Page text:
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An award-winning novelist and professor at Fresno State University is under investigation after tweeting about Barbara Bush shortly after the former First Lady's death this week. The professor, Randa Jarrar, has since made her Twitter account private, but the offending tweet read: “Barbara Bush was a generous and smart and amazing racist who, along with her husband, raised a war criminal."

Bush fans on Twitter were not pleased. Jarrar, the author of Him, Me, Muhammad Ali, was swiftly dragged for her comment. "Don't worry, you fat pig," said a typical response. "Nobody will have any kind words to say about you when obesity or high blood pressure takes your sad, lonely soul away from us. Hopefully for your sake, they get to you before your cats feast on you for too long." Many others noted Jarrar's Muslim identity, called her a terrorist, and demanded she be fired from Fresno State.

As Jarrar noted on Twitter, however, she's tenured, which makes her very difficult to fire. But that doesn't mean she's entirely safe. "A professor with tenure does not have blanket protection to say and do what they wish," university president Joseph Castro told the Fresno Bee. "We are all held accountable for our actions."

At a press conference Wednesday, when asked by a reporter if Jarrar's tenure protects her, university provost Lynnette Zelezny said that the university is investigating the incident. She also noted, however, that Jarrar is a union member, which also makes any potential disciplinary action more difficult.

Still, Jarrar, who told The Stranger that she has been on medical leave from the University since March 1, is protected under the First Amendment, according Abre Conner, an ACLU attorney. “If Fresno State administrators are reviewing her based on this political speech, that is troubling,” he told the Associated Press.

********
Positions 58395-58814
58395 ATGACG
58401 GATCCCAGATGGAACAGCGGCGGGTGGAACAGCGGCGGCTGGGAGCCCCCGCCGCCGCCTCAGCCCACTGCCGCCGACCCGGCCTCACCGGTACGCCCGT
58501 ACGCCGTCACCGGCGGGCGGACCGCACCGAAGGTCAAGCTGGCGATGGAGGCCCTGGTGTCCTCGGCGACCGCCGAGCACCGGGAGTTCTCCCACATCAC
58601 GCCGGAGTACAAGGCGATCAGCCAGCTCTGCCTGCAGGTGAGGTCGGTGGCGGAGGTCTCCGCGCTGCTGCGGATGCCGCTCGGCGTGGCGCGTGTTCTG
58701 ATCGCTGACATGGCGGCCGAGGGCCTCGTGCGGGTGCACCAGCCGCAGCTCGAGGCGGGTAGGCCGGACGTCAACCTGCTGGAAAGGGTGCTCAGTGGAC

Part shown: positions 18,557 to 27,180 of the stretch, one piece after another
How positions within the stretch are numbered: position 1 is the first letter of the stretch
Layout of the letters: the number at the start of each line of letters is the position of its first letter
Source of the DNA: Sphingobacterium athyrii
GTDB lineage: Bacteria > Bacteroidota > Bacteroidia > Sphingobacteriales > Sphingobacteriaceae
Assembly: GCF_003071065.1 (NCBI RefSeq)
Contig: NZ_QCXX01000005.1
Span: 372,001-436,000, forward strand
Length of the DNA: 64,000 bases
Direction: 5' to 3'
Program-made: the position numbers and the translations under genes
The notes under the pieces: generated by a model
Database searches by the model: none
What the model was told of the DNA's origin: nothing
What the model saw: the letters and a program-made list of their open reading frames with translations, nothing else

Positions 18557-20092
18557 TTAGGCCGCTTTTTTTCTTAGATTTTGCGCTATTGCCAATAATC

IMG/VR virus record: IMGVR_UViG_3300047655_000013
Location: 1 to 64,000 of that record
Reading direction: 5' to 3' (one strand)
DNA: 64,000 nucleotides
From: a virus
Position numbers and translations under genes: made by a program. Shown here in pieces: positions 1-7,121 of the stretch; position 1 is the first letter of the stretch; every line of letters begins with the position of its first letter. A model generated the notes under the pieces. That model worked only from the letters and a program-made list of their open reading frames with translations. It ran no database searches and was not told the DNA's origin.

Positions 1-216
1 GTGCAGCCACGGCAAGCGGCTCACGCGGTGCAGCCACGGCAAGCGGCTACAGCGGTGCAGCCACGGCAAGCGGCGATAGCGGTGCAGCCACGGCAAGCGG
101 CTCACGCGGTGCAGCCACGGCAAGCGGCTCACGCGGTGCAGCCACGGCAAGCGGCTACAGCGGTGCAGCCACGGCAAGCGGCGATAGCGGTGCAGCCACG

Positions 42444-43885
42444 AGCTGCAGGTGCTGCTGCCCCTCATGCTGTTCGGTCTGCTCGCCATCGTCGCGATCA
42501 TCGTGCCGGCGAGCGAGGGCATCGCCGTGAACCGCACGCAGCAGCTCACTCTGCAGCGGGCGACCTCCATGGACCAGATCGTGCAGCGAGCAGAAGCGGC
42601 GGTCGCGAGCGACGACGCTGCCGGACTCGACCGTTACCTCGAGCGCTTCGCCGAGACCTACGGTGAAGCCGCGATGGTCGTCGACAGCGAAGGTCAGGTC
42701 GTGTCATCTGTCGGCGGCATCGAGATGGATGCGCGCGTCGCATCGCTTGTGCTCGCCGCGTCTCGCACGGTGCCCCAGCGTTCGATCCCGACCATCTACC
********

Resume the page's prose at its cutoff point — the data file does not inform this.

The Foundation for Rights in Education has also come out in support of Jarrar. "Jarrar spoke on her personal Twitter account about a matter of public interest. That her speech offended some or many is not a lawful basis to penalize its expression. Speech cannot be restricted because of its offensive nature," wrote attorney Adam Steinbaugh for FIRE. "Similarly, a public university cannot punish such expression because it led to a deluge of complaints or angry correspondence directed at the school."

Barbara Bush, who died at the age of 92 on Monday, was memorialized in the press as a strong, frank, and no-nonsense woman who was greatly devoted to her family (even the dumb son). President Obama, in a statement, said she had “humility and decency that reflects the very best of the American spirit.”

But, as many commentators have pointed out, Bush also had a history of insensitivity, especially towards people of color. After Hurricane Katrina, she said that refugees living in the Houston Astrodome were "underprivileged anyway, so this is working very well for them." She also defended Supreme Court Justice Clarence Thomas after allegations of sexual harassment, and, during the Iraq War, which her son began based on faulty intelligence, she said on Good Morning America, "Why should we hear about body bags, and deaths, and how many, what day it’s gonna happen, and how many this or what do you suppose? Or, I mean, it’s, it’s not relevant. So, why should I waste my beautiful mind on something like that?" That war is still ongoing 15 years later, has killed an estimated half-million Iraqis, and led to the emergence of ISIS.

Jarrar, according to her university bio, "grew up in Kuwait and Egypt, and she moved to the U.S. after the Gulf War," which Barbara Bush's husband, the slightly less idiotic Bush, oversaw.

This is not the first time free speech has been an issue at Fresno State. Last year, another instructor, Lars Maischak, was reassigned to non-teaching duties after he tweeted, “To save American democracy, Trump must hang.”